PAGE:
Eric Himy

North Bay Classical Reviews

November 2007


The piano produces sound via hammers, but for Eric Himy the hammers are encased in velvet. At the Santa Rosa Junior College Chamber Concerts Newman Auditorium concert on November 16, Himy (pronounced hee-mee) produced sounds of the utmost softness, gentility, and evanescence, at times conveying the impression that the resident Steinway creates pure sound without recourse to any type of mechanical action.

Himy’s light touch was most in evidence in the first half, devoted entirely to the impressionistic musical postcards of Claude Debussy. Leading off with his own transcription of Prélude à l’après-midi d’un faune, Himy at once established a dream-like, mythic atmosphere in which the air was perfumed with sound, the earth was perpetually shifting, and the surrounding waters were transformed into sprays of color. Modern music is often said to begin with Debussy’s Prélude, and Himy delivered a convincing argument for this point of view. Freed of the constraints of exposition, development and recapitulation, Debussy’s faun wanders about in a sonic world far removed from our own. The faun’s existence, however, depends on the fingers that bring him to life, and in this case, the fingers were up to the task.

From the dream world of the faun, Himy brought the audience back to earth with a pair of Spanish postcards, La puerta del vino and La soirée dans Grenade. In his engaging introduction, Himy noted that the two pieces are considered some of the best Spanish music ever written, even though Debussy never set foot in the country. That disconnect points to the power of Debussy’s imagination, a power that both performer and audience are invited to share. Himy’s sensitive playing made it easy for this reviewer, at least, to imagine himself strolling through the puerta del vino or spending an evening in Grenada.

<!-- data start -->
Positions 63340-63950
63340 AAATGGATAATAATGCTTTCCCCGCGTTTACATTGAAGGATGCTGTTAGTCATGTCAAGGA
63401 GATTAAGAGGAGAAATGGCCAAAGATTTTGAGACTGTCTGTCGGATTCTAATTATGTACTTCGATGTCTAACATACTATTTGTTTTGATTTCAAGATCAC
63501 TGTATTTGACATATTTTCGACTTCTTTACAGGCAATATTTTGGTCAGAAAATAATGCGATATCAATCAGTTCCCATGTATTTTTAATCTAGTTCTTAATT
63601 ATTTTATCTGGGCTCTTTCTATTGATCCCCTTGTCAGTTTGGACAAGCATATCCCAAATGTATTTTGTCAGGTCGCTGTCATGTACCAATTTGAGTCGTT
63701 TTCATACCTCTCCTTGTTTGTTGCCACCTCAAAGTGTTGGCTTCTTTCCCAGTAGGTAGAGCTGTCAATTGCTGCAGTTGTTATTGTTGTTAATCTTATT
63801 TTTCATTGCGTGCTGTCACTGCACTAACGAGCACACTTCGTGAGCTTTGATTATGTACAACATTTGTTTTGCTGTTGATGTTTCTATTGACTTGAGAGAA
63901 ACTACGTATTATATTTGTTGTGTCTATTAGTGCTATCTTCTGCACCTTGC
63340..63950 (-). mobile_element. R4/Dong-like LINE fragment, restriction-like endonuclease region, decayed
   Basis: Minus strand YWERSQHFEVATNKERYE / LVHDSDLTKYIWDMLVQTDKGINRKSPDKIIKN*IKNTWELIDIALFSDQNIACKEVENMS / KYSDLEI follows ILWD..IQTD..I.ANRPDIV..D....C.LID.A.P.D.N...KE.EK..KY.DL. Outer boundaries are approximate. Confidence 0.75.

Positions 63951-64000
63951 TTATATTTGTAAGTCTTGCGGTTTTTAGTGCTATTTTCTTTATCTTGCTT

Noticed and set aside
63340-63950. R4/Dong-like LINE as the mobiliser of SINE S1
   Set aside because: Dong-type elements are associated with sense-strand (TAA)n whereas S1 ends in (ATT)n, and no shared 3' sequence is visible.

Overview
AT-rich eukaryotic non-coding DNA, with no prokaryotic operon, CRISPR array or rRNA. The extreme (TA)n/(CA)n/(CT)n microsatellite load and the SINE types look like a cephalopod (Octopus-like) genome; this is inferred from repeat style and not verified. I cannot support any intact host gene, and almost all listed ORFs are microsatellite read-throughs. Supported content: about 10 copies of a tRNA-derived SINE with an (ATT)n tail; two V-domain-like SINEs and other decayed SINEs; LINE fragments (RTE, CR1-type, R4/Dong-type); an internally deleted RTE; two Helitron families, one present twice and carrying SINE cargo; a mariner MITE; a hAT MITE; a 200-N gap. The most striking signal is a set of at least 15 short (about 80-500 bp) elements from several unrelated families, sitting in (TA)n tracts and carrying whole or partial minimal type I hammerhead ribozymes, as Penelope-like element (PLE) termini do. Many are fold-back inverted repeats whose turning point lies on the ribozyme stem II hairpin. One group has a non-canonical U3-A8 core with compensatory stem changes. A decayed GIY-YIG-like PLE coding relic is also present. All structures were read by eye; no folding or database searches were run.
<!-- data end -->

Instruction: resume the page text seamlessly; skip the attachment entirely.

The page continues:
The real tour de force came in the next set of six postcards, beginning with the gently rocking sailboats of Voiles (anchored to a low B flat) and ending with the spectacular Bastille Day fireworks of Feux d’artifice. In the former, Himy connected notes effortlessly, transforming scales and runs into clouds of sound. These clouds seemed to lift from the piano’s strings and float out into the audience, encumbered only by the occasional cough. The subsequent postcards started soft and then got softer. By the end of the set, the audience was ready for some drama, which Himy provided in spades with Feux d’artifice. This astounding evocation of a Bastille Day celebration is punctuated with spectacular fireworks, increasingly giddy behavior, and a final reprieve of “La Marseillaise.”

The first half closed with three more familiar Debussy scores: Poisson d’or, Reflets dans l’eau and L’isle joyeuse. Here the infinite variety of water as it moves through space and time gives Debussy plenty of material, enough for a lesser composer to drown in. Himy kept us all afloat, however, consistently staying above the waves and finally depositing us in the dreamland of the joyous island, where fauns undoubtedly lurk in the shadows.

The perfection of the first half was hard to match, but Himy did his best after intermission, offering Liszt as one of Debussy’s progenitors. The actual and musical connections between the two were many, as Himy explained in his introductory remarks, and the pieces he played proved the point. The first set included not only two water-inspired pieces (Au bord d’une source and LesJeux d’eau de la Villa d’Este, but also one dream evocation (En Rêve-titles and themes that could have easily been Debussy’s. The contents, however, were of less interest, often consisting of extended trills in the upper registers and booming thunder in the lower.

The music got more interesting in the second set, consisting of a Petrarch sonnet, some gray clouds, and a tour of Dante’s hell and paradise. The ending of Sonetto 123 del Petrarca was absolute magic, with Himy moving from the softest piano, to pianissimo, to pianississimo (ppp), to a sound that barely registered in the hushed silence of the auditorium. Moments later, after a brief diversion into Nuages gris , Himy was fully embroiled in the tritone flames of Dante’s circles, descending deeper and deeper beneath the earth. Après une lecture de Dante is not the most subtle piece of music ever written, but it can be tremendously effective if the performer has the stamina to maintain its alternating visions of heaven and hell. Himy proved he had what it takes, catapulting headlong into the inferno and repeatedly coming up for a glimpse of paradise until the two alternate realities merged into one. The finish was tremendous.

The ensuing encores began with Summertime, a far less disturbing vision of hot weather, followed by Himy’s own composition, Le chat, based on a Baudelaire poem of the same name. These gave way in turn to a brief, unpublished Ravel minuet, and finally a Carmen fantasy penned by Horowitz. In a concert of piano showpieces, the pianists had the last word.

Steve Osborn